A HISTORICAL artefact giving a glimpse into the past of life in Haverfordwest has been discovered and donated to the town museum.

The embroidered tablecloth believed to have been made by the congregation of Bethesda Baptist Church, Haverfordwest for a celebration following the 1937 coronation of George VI.

The cloth is embroidered with the names of local dignitaries including the mayor and sheriff, the chief constable of Pembrokeshire constabulary, and business leaders from the town.

Simon Hancock, curator of Haverfordwest Town Museum, said the artefact was unusual because it was unfinished: not all of the names written onto the cloth had been embroidered in red thread.

“It is a snapshot of Haverfordwest society as it was 82 years ago,” he said.

“What is intriguing isn’t just its size, but the fact that it is not finished.”

The cloth dates from the coronation bazaar held at Bethesda Baptist Church in May 1937, celebrating the start of George VI’s rule, the father of Queen Elizabeth II.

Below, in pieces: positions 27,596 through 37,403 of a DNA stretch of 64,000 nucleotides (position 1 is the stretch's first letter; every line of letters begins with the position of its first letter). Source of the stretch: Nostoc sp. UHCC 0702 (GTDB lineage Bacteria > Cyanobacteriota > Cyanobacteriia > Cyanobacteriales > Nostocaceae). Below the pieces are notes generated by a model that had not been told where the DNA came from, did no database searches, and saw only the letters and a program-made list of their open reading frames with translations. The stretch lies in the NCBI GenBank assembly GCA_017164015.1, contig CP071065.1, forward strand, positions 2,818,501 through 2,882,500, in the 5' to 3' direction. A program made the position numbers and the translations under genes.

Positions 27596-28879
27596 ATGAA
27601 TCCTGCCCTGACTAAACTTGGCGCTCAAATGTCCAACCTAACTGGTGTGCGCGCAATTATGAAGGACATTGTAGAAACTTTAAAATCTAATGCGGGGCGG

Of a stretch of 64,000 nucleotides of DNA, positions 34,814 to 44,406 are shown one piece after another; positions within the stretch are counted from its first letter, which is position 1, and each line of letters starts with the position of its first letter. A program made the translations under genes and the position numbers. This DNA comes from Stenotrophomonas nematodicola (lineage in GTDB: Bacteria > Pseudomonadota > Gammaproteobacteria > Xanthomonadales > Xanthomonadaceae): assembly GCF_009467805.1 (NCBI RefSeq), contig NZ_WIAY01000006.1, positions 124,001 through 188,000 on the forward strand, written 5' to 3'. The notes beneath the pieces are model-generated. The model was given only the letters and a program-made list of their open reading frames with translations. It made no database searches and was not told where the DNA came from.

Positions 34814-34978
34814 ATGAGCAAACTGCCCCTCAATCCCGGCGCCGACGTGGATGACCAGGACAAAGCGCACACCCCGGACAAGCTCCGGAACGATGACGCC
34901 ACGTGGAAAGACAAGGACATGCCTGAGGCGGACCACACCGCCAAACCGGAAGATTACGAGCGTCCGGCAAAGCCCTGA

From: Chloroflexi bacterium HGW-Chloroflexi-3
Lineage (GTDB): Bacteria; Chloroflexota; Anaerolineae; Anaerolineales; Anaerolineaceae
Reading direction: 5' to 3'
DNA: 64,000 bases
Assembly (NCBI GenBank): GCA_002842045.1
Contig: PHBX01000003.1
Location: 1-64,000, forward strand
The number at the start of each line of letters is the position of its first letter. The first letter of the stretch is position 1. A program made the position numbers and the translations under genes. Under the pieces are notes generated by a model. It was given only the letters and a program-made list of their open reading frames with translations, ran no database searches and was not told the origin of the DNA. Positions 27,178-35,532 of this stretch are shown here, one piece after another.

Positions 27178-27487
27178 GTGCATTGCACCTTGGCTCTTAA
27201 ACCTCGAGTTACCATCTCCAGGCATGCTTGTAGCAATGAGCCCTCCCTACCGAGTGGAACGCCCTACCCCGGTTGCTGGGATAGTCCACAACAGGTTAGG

It was donated by a man from Diss in Norfolk, whose uncle had kept it in a trunk in the Rhondda for many years before he died.

The donor's grandfather was the pastor at Bethesda Church from 1923-49.

Mr Hancock is now hoping to apply for funding which will allow the museum to conserve the tablecloth and display it at the museum in the future.

He hopes it might become a focal point for visitors, as many people still have a connection with the families of those who signed the cloth.

“There is a name on the cloth – Tom Jones – he’s not the singer, he was quite a well-known tobacconist in the town. Lots of older people in Haverfordwest can still remember him.”

Mr Hancock believes the cloth was signed following the coronation bazaar and then embroidery work was later begun, probably by a sewing society with close links to the church.

“There were various guilds and societies association with the chapels when they were strong,” he said.